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September 25, 2010



Lemmon seems not to know what it is she wants to say or to know. When she complains that we don't know what Americans hope to achieve in Afghanistan she becomes quite incoherent. Are we there for the women? Or is it just a spin? she asks. To me, as much as I can figure out what she thinks, her beef is with the women. And it goes like this:

Women are entrusted with the onerous task of the family honour. When they appear to refuse that burden, violence is visited upon them, in some harsh form or another. Now wouldn't it be nice if we could just know about the "respected women" bit? Isn't it totally, like, you know, inconvenient, to know what women under Taliban are really going to suffer?

What a silly silly woman, that one. How can someone like that be entrusted with policy-thinking about Foreign Relations? Scary.


If you have ever seen a video of bear baiting, you can't miss that it is similar to stoning -- the men are standing around in a circus atmosphere. Yes, this is a different culture, but it's a culture of cruelty, and I can't help but think that the hijab is at the center of it. It's a culture of men without women, similar to a prison population.

George S

I don't think Lemmon is quite so gormless. She appears to me to be explaining how the terrible act is seen by those who commit it. The 'respected women bit' is the bit the Taliban thinks, is it not? And of course, that is wrong and terrible. Does she seem to be condoning it?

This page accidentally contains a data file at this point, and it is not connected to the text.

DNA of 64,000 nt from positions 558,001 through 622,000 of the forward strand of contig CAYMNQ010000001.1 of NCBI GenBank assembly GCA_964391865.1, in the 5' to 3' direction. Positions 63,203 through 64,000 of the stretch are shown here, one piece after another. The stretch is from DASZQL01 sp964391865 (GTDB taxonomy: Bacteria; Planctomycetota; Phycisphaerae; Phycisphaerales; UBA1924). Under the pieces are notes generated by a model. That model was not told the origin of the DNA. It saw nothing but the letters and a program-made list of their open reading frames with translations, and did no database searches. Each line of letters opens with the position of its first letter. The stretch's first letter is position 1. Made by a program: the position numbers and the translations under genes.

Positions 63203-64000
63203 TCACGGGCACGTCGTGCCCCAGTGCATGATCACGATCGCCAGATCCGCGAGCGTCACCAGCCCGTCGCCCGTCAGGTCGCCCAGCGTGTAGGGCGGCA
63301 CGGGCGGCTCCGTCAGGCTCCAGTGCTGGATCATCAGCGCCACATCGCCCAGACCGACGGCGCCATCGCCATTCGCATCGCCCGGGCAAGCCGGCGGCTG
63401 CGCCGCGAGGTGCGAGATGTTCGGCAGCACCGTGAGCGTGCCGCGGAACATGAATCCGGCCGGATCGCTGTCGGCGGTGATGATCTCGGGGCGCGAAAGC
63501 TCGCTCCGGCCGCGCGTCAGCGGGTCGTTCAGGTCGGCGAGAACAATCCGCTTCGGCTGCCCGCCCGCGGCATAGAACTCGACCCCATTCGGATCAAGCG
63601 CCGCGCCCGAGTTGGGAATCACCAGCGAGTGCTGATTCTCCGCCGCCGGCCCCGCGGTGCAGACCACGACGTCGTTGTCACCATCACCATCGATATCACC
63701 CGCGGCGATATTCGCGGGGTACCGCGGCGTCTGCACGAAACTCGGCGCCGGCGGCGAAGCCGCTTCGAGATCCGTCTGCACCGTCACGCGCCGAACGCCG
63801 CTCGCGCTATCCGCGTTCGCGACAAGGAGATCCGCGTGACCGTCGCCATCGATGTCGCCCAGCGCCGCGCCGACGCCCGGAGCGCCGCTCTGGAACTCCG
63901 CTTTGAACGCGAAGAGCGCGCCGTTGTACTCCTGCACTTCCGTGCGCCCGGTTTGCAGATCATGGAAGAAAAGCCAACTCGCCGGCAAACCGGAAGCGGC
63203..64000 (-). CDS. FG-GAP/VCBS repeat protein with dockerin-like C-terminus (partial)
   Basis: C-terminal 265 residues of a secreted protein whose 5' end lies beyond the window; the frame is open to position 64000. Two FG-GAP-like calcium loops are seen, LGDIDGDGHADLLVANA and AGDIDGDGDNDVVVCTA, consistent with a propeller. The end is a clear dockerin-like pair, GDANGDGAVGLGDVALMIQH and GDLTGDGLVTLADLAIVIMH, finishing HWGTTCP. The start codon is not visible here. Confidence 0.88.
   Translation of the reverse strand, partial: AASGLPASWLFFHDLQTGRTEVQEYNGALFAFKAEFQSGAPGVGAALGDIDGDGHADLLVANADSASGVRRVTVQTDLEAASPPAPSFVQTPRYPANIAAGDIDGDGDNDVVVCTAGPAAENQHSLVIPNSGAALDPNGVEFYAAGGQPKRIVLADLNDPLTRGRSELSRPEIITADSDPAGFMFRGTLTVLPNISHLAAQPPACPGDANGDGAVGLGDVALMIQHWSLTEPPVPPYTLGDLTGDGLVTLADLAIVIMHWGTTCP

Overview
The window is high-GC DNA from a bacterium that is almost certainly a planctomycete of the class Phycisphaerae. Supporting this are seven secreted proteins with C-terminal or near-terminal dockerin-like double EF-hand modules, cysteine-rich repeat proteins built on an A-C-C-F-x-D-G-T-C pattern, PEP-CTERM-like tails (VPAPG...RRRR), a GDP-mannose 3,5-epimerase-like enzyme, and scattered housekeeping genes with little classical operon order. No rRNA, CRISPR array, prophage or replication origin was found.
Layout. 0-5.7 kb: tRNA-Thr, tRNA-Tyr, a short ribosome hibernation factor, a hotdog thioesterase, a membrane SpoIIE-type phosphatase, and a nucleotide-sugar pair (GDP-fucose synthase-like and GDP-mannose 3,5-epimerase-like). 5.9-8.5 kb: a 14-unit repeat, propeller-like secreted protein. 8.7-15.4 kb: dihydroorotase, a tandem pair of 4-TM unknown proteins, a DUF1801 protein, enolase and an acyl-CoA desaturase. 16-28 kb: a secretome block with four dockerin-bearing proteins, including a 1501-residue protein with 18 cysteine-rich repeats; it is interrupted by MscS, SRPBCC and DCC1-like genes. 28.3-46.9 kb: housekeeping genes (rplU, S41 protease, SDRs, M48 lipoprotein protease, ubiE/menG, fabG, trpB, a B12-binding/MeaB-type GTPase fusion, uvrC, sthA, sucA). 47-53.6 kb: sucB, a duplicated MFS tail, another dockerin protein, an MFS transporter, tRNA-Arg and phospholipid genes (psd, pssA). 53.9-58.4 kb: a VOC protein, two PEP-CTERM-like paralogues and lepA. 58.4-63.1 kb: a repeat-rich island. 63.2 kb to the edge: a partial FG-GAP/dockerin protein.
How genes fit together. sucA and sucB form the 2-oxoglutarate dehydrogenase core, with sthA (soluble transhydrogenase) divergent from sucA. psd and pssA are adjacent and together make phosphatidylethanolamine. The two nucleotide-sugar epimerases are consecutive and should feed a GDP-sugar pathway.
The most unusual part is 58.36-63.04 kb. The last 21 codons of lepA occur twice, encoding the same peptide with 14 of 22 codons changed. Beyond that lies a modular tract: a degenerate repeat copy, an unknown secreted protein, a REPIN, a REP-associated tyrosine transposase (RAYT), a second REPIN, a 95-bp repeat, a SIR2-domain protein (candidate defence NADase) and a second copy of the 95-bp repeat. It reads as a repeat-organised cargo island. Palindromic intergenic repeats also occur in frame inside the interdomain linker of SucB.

Similarly, when she asks if it acting on behalf of women is spin, she is talking about what some people might be saying. She is not personally suggesting it. It is not her complaining that we don't know. She says that is what some people think. She quite clearly says that such stonings are likely to be the result of Taliban rule. Nowhere does she condone it or excuse it by referring to respect for women.

The video is quite enough evidence. It speaks pretty well for itself.

She could be more forthright, more condemning. She says the video is consonant with other such videos coming out of Taliban areas.

Mick H

Well, OK - that's a charitable view of what she's saying.

I'm not suggesting she's in any way condoning the actual stoning - of course she isn't - but that phrase, "it's quite positive in that women are respected" seems to me to go beyond simply pointing out that that's how the Taliban see things. She seems to me to be actually making a kind of accommodation with their view on women here: that, yes, it's positive that they treat women with respect, that they honour them, but, you know, they shouldn't do this violent stuff. To me there's nothing positive about this respect. It's a poisonous respect; it's false, it's a lie, it's toxic. It's important not to give any credit whatsoever to that kind of argument about respect and honour.

It's just a throwaway remark, perhaps, and she may not have meant it to come out like that, but that's how I understood her.


I'm not terribly persuaded about how entrenched is that "respect for women" thingy, anyway. After listening to this dude:

"These hadiths provide some of the most decisive evidence that Islam protects women and guarantees their rights. Islam has surrounded the woman with a fence of compassion and mercy. It has shown that the twisted nature of women stems from their very creation. This is how Allah wanted woman to be. Therefore, the husband must adapt himself to her and be patient with her. He should not give her too many things to do, or things that she is incapable of doing. He should not make her do anything that is contrary to her nature, and to the way she was created by Allah."


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